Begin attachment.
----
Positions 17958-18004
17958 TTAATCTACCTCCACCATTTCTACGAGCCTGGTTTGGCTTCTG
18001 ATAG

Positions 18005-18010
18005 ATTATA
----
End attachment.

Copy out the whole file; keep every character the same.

Positions 17958-18004
17958 TTAATCTACCTCCACCATTTCTACGAGCCTGGTTTGGCTTCTG
18001 ATAG

Positions 18005-18010
18005 ATTATA